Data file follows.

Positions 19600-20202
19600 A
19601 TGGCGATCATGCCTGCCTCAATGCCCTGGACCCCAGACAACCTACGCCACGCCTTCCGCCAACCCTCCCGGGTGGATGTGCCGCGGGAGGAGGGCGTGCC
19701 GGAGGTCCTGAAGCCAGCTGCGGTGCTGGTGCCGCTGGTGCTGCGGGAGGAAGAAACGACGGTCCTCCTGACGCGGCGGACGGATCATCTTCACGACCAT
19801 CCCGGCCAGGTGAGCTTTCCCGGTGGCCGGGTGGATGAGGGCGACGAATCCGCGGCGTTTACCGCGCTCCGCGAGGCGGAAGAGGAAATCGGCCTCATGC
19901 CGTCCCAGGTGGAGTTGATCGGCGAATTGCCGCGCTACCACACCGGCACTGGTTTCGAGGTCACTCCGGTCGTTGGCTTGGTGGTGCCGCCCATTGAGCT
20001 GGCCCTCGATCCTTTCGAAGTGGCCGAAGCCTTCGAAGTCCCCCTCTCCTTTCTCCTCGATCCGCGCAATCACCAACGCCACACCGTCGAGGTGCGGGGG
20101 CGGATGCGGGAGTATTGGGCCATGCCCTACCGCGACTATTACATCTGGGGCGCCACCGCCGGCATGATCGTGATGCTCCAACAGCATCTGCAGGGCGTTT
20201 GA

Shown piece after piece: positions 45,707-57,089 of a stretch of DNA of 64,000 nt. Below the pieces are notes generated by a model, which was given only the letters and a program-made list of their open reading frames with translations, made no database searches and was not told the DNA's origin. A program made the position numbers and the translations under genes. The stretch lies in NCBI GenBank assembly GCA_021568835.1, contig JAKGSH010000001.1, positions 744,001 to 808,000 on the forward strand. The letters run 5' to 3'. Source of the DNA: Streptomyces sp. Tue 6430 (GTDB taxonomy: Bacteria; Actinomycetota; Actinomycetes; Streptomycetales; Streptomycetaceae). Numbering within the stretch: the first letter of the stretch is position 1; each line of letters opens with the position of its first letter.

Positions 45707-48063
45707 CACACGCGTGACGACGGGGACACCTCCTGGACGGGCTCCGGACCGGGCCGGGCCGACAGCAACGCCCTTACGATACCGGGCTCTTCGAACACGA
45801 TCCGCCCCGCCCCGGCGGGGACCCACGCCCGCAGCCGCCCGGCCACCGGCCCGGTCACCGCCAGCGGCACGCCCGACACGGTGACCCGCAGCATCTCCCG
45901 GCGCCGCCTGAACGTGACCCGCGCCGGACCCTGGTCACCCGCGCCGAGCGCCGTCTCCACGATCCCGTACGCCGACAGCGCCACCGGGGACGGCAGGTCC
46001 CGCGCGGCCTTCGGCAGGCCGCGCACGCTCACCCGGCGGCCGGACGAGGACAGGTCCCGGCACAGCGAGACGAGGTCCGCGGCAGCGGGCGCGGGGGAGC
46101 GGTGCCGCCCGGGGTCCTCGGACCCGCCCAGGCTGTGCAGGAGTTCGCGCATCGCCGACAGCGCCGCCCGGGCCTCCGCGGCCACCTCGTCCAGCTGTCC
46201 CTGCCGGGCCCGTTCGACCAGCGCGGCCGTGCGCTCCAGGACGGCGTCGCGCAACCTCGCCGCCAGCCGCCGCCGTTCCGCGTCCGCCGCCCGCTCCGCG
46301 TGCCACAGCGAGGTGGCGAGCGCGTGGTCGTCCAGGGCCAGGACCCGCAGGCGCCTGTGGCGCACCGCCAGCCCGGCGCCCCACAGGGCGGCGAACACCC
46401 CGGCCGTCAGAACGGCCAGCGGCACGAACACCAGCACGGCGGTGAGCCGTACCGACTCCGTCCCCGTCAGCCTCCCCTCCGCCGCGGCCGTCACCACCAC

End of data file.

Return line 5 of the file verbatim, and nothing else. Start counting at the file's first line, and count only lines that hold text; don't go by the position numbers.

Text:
19801 CCCGGCCAGGTGAGCTTTCCCGGTGGCCGGGTGGATGAGGGCGACGAATCCGCGGCGTTTACCGCGCTCCGCGAGGCGGAAGAGGAAATCGGCCTCATGC